ABOUT ME

Well, here we go.  You’ve gathered my name is Shelley Loe.  So that’s the first thing out of the way.  Who am I and why should you be interested anyway?  That’s somewhat more challenging.

I’m pretty ordinary, really, with very definite views and opinions.  Above all, I’m the mother of four truly wonderful people and the grandmother (recent title – still have to pinch myself) of the most beautiful boy called Jack.  Over the past 40 years, I’ve earned my living by way of journalism and politics. And I’m a born and bred South African. Those are the facts that qualify me to write about life in this wondrous country, with all its fun and flaws, tragedies and miracles …

All my first memories involve my nannies.  Amazingly – by way of deduction and with the help of my mother – the very first flash I have of being alive, is of the back of my nanny, walking in front of me, her hands clasped behind her, deep brown on one side, pretty pink on the other. My second memory (we’ve worked out), is of those same hands, fastening my sandals which sported straps in all the primary colours … That was in Kimberley.

Later on, in Greenside, Johannesburg, I remember being completely fascinated by the fact that our nanny there – a loving woman called Anna – had to get my older sister – all of 7 years old – to write her a permission slip if she needed to work late.  Anna told us that if the police stopped her in the street after dark and she presented that piece of paper, she wouldn’t get into trouble. I could never get a firm answer out of anyone as to why an adult needed the authority of a child to be out late …

These and other things shaped me, as well as my mother’s living example of treating all people with grace. The rest is history, but not much different from many people of my generation. I was a cub reporter on a local newspaper when the Soweto Riots happened, and had achieved a small promotion to general reporter by the time the Info Scandal broke, and more significantly, when Steve Biko died. That was the first time, at the age of 18, that I recall questioning the establishment – my parents, my bosses, the government – and started thinking for myself.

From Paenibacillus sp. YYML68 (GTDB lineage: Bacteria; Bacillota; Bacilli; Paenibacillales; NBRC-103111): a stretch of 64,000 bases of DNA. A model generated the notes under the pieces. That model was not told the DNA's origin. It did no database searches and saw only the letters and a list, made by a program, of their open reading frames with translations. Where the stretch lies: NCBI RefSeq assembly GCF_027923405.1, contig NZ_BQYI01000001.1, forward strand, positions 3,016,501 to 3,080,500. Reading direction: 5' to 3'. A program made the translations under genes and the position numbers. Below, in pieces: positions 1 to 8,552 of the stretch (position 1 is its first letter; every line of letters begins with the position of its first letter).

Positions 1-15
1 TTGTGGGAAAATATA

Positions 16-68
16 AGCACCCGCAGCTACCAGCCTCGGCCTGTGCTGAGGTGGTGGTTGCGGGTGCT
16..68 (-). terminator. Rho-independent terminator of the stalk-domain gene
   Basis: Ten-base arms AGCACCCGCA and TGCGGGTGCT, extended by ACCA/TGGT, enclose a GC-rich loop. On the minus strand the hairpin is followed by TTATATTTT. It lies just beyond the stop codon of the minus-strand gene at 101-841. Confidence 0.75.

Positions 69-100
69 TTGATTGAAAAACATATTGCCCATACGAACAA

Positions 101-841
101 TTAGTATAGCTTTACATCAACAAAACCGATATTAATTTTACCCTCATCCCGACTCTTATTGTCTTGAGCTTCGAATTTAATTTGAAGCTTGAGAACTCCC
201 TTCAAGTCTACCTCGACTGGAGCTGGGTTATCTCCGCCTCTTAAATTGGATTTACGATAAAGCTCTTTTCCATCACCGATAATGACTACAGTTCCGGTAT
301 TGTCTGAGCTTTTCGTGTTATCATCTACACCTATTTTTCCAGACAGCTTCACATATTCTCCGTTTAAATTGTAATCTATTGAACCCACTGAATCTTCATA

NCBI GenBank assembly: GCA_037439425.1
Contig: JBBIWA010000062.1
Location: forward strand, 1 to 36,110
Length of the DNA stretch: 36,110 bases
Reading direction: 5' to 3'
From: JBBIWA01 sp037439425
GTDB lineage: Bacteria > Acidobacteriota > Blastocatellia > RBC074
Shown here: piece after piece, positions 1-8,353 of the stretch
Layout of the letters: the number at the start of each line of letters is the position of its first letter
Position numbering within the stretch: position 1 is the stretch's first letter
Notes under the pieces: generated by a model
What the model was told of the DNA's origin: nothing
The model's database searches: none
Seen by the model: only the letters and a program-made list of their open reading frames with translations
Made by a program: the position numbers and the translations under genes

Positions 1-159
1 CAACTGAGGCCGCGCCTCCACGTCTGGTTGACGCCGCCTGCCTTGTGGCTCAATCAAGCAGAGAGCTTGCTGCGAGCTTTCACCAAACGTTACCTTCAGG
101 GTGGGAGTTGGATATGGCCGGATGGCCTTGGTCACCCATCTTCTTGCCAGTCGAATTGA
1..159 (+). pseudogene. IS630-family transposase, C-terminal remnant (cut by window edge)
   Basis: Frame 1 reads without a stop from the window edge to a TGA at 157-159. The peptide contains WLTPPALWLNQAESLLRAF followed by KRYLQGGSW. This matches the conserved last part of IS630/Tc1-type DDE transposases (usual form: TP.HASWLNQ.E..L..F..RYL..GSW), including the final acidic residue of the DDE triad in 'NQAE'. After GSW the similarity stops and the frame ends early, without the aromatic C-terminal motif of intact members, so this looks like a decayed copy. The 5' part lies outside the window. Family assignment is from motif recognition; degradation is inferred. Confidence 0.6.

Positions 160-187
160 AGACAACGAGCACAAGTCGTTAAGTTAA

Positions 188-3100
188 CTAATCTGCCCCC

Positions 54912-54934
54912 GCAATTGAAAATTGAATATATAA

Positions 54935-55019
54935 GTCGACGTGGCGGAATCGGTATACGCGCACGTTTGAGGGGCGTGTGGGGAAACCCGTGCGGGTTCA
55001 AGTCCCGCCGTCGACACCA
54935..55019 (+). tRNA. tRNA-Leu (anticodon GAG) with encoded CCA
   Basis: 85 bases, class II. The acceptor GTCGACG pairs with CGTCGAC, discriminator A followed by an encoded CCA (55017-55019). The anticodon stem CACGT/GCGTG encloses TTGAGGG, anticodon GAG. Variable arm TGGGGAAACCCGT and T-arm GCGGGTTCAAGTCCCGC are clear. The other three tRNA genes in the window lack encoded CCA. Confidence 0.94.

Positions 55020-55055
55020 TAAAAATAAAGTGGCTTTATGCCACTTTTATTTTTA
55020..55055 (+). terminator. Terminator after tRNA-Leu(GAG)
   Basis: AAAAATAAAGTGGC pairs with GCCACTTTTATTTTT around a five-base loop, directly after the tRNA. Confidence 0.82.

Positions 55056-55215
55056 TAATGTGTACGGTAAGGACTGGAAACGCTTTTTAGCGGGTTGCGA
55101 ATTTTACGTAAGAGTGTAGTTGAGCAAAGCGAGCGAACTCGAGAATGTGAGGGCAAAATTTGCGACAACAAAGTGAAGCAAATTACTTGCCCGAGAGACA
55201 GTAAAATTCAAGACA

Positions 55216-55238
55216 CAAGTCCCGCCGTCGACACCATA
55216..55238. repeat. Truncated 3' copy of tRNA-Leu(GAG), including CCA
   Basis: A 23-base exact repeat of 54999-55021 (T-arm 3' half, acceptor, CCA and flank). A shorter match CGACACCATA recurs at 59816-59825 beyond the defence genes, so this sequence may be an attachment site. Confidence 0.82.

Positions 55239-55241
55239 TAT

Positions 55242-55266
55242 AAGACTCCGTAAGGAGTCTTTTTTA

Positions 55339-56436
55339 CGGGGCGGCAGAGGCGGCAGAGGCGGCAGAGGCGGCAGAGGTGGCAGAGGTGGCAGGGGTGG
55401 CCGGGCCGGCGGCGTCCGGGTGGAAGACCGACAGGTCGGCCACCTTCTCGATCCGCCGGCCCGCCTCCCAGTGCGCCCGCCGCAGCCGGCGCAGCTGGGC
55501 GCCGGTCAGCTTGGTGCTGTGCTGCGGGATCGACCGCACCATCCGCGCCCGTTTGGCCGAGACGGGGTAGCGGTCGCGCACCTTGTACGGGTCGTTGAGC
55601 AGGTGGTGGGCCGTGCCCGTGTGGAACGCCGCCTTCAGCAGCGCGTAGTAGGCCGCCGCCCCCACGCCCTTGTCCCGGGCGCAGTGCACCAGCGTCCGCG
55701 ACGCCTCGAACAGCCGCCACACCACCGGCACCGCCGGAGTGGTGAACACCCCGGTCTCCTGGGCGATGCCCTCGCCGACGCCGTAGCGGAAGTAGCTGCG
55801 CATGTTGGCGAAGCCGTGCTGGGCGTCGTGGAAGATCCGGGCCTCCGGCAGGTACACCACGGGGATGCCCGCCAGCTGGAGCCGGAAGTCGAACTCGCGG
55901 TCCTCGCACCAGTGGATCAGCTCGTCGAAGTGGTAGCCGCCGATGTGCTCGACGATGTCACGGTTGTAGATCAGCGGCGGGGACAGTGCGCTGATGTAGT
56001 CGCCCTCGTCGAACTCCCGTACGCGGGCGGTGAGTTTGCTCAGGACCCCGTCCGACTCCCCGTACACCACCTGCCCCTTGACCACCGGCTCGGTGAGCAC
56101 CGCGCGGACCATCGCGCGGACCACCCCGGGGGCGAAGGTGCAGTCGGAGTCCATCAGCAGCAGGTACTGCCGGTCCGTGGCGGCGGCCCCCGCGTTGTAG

Privately, and knowing very little about the political theory behind it, I became a liberal. As soon as I ceased being a journalist (who weren’t allowed to belong to a political party), I joined up with Denis Worrall’s Independent Party.  Five minutes later, we and Wynand Malan’s National Democratic Movement joined up with the Progressive Federal Party under the leadership of the precious Zack de Beer to unveil the Democratic Party (which morphed into the Democratic Alliance).  I’ve been hanging around ever since …

So that’s me. I’ve been a party activist, office-bearer, staff member and public representative for the past 28 years (at times, during the 1,73% years, simultaneously!) and now it’s over. Today I’m free as a bird and ready to put pen to paper on all things South African.  I hope you find it interesting and that you’ll engage me.  Let’s talk openly and honestly about our lot in life.  Let’s debate robustly about anything and everything.  It goes without saying, I hope, that I won’t tolerate any of the dreaded -isms on this page. So don’t generalise here and we’ll get along just fine.

Chat soon.

Shelley

 

 

 

One Comment Add yours

  1. Sue says:

    Thank you for voicing what you have. I support what you have mentioned in your article and feel desperate about this situation we, the DA, find ourselves in. I am a sitting councillor and it has been very difficult to defend the stance the DA seems to be taking on this issue – the leadership seem to be listening to people who have an axe to grind with the DA/Helen and the successes it is enjoying. For me it is a situation of Cry, the beloved Country, because the DA is the party to take the country forward (in coalition) and yet we are tearing ourselves apart.

    Like

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